As the world’s population swells and individuals buy more goods, garbage is becoming a monstrous problem. Landfills overflow with trash, but also harbor riches, such as copper and gold. Gleaning these valuable materials can give limited resources a second life and cut the volume of waste.
Garbage endures. In developed countries, each person discards hundreds of kilograms of trash every year and most of this is amassed in ever-growing landfills. In developing countries, swelling dumps increasingly compromise environments and the health of people. One way to reduce the size of landfills around the world is to sort garbage from recyclable materials. Plastic can be salvaged and made into bottles or even fleece coats. Household appliances and electronics, meanwhile, are a treasure trove of costly materials including copper and gold. So far, “urban mining” is struggling to be cost-effective since separating and extracting recyclable materials is so labor intensive, but environmentalists hope that by changing consumers’ mindsets, they can create efficient systems for reusing finite resources and reducing waste in the process. Click here for the original Deutsche Welle article.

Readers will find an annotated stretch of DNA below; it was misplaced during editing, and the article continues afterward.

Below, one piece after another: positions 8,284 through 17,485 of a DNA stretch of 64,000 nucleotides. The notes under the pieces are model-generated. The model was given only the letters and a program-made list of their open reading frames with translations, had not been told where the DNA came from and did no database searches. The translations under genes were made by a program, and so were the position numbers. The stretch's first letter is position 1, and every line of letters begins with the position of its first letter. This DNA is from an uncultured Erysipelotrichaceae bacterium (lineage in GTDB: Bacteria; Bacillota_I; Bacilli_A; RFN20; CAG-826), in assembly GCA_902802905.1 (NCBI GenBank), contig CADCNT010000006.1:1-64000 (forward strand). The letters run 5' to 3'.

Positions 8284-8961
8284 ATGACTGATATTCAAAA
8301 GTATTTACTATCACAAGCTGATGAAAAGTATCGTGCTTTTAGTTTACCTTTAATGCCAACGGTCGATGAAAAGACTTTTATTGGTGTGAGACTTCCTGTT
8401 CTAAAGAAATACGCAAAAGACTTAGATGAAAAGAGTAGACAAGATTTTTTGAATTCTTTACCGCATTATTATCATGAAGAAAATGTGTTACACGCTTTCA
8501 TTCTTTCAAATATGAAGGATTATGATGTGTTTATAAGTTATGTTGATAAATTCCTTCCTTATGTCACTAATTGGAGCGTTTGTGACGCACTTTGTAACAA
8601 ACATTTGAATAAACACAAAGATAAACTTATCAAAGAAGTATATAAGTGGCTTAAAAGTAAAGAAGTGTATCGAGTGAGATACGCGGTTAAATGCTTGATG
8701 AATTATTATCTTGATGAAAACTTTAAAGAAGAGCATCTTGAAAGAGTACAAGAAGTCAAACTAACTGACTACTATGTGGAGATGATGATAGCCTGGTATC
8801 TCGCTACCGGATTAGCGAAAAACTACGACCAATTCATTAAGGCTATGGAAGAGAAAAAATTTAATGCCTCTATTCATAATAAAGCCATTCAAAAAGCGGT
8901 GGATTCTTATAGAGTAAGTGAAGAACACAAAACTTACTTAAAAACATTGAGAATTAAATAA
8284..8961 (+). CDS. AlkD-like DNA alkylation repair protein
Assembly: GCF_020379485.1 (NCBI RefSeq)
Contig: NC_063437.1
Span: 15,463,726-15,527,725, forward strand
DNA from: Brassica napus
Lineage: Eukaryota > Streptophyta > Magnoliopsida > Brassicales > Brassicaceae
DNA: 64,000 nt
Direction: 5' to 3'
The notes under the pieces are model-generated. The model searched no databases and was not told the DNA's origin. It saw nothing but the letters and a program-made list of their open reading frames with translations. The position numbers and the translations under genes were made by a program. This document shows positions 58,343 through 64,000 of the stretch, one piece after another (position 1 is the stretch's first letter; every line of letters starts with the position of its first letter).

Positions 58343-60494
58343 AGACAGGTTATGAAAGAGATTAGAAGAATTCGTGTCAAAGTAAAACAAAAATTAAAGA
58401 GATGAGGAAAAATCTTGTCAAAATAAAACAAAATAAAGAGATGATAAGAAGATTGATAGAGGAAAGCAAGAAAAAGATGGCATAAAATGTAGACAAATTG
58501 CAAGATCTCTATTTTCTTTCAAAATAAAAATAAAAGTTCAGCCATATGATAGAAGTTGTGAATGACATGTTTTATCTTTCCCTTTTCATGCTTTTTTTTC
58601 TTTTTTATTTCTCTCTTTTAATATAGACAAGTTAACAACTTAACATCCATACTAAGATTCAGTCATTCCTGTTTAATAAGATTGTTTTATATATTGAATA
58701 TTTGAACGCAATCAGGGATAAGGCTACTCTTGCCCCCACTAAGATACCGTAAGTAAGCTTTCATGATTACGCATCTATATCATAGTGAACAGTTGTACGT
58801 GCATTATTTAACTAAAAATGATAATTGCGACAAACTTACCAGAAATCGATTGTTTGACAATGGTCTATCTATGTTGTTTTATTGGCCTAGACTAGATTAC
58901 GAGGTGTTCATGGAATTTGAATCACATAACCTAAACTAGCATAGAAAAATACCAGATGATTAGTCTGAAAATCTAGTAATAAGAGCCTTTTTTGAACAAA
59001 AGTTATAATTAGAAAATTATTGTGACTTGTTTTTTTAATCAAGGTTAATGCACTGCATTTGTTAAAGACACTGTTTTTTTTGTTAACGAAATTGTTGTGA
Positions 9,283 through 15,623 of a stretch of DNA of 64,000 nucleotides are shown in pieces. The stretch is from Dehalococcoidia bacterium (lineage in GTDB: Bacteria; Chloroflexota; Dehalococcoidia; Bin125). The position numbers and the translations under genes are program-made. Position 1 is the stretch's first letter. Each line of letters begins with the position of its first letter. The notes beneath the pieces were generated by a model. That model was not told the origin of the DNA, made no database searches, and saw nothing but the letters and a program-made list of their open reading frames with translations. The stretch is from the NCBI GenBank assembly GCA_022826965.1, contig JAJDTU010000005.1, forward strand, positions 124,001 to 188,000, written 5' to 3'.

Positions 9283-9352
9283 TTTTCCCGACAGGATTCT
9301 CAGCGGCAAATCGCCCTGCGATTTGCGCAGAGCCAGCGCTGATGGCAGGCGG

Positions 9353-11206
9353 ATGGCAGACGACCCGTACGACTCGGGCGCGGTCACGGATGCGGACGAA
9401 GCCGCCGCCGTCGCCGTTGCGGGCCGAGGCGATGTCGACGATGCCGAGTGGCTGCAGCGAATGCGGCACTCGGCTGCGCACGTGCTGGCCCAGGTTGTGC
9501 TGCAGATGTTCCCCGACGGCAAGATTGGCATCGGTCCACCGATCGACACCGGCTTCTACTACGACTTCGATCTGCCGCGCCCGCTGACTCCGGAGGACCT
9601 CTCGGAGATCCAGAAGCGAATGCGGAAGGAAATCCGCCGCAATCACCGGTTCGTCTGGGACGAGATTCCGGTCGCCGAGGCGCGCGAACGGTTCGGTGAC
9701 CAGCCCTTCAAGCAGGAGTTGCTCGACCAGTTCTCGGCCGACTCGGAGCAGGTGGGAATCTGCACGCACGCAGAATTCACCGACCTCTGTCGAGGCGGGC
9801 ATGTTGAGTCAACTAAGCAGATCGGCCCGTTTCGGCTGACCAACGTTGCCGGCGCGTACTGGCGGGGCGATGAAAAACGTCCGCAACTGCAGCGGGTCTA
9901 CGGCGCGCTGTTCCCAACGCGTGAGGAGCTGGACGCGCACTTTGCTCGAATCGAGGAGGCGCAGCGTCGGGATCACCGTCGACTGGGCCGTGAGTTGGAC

- What are some novel uses for materials in your recycling bin?
- What happens to old electronics when people in your community dispose of them?